If you drew a line down the exact middle of Lennart Anderson’s 1961 Street Scene, a large oil painting of twelve figures arranged on an urban sidewalk, that meridian would intersect two crucial elements of the picture. The first, at the top of the painting, is the center of a double door, part wood, part glass, that’s just been opened by a young girl in a blue dress who bursts onto the scene from behind. The second, near the bottom of the picture, is the corner of a small blue wagon that’s just lost a wheel and is in the process of toppling over. Nearer to us than any other object, this wagon facilitates our own entry into the picture, pointing the eye up and to the right. As our eye tracks that line of movement, we land upon the emotional core of the narrative image: a child who’s splayed out in apparent agony and injury in the lap of a woman. These two figures, the child and the woman, sit still on the ground, but the ten or so other figures around them swirl about and gesticulate in histrionic alarm.
Street Scene is among the standouts of a small retrospective of Anderson’s painting now on view (through November 28) at the New York Studio School.1 There’s a lot to say about this painting, which, like most of Anderson’s art, wears its references to tradition on its sleeve. Just glancing at the picture induces thoughts on a whole lineage of Western painting: Pompeian frescoes; Piero della Francesca’s Arrezo murals; Poussin’s Massacre of the Innocents (ca. 1628, Musée Condé) or his Abduction of the Sabine Women (1633–34, Metropolitan Museum of Art); Degas’ Young Spartans Exercising (ca. 1860, National Gallery, London); Philip Guston’s urban street scenes from the 1940s. Like many of these precedents, Anderson’s art knocks you over the head with its formal detachment and synthetic artificiality. How did that careening wagon, a symbol that suggests urban calamity and chaos, end up at the exact middle of the canvas? It beggars belief.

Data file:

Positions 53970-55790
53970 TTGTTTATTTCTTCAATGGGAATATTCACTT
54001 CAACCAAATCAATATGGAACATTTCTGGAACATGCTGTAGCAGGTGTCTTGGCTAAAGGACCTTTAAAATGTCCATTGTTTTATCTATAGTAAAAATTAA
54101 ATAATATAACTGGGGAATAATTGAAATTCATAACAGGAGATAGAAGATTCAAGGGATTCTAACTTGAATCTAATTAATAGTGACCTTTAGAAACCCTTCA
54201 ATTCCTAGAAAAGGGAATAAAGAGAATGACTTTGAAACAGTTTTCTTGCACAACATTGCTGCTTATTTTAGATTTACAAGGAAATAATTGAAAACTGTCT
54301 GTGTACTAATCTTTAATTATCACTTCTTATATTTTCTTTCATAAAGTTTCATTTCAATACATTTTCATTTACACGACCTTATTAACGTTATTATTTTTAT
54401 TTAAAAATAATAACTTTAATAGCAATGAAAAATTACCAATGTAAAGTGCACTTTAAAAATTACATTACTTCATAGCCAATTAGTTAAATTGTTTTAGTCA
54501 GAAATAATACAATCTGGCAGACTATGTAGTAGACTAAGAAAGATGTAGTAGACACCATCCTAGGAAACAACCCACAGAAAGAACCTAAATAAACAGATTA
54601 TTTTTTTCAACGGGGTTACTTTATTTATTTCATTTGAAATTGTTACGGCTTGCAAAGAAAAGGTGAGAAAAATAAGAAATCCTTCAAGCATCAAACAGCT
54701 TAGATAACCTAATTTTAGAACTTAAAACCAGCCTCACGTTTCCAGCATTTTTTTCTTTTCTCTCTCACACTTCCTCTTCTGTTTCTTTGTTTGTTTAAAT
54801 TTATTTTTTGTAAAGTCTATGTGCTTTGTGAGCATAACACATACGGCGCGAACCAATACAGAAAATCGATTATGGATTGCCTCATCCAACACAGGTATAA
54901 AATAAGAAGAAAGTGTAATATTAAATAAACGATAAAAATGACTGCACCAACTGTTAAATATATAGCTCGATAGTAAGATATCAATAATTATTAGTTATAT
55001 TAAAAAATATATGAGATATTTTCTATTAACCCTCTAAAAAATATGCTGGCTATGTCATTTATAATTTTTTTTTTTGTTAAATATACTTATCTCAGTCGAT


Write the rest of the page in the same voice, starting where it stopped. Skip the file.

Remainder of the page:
Oh, but we’re looking at a painting, not real life. That’s an idea that’s usually easy enough to adjust to—no one questions the contrived quality of a formal abstraction. But Anderson’s visual language, which combines this artificiality with sensitive and perceptual mimesis, makes it strange. Looking over Anderson’s intricately rendered planes of forms and his nuanced distinctions of tone and color, a half-whisper of a feeling that this whole theatrical endeavor was once genuinely observed—somehow, some way—never quite leaves our minds.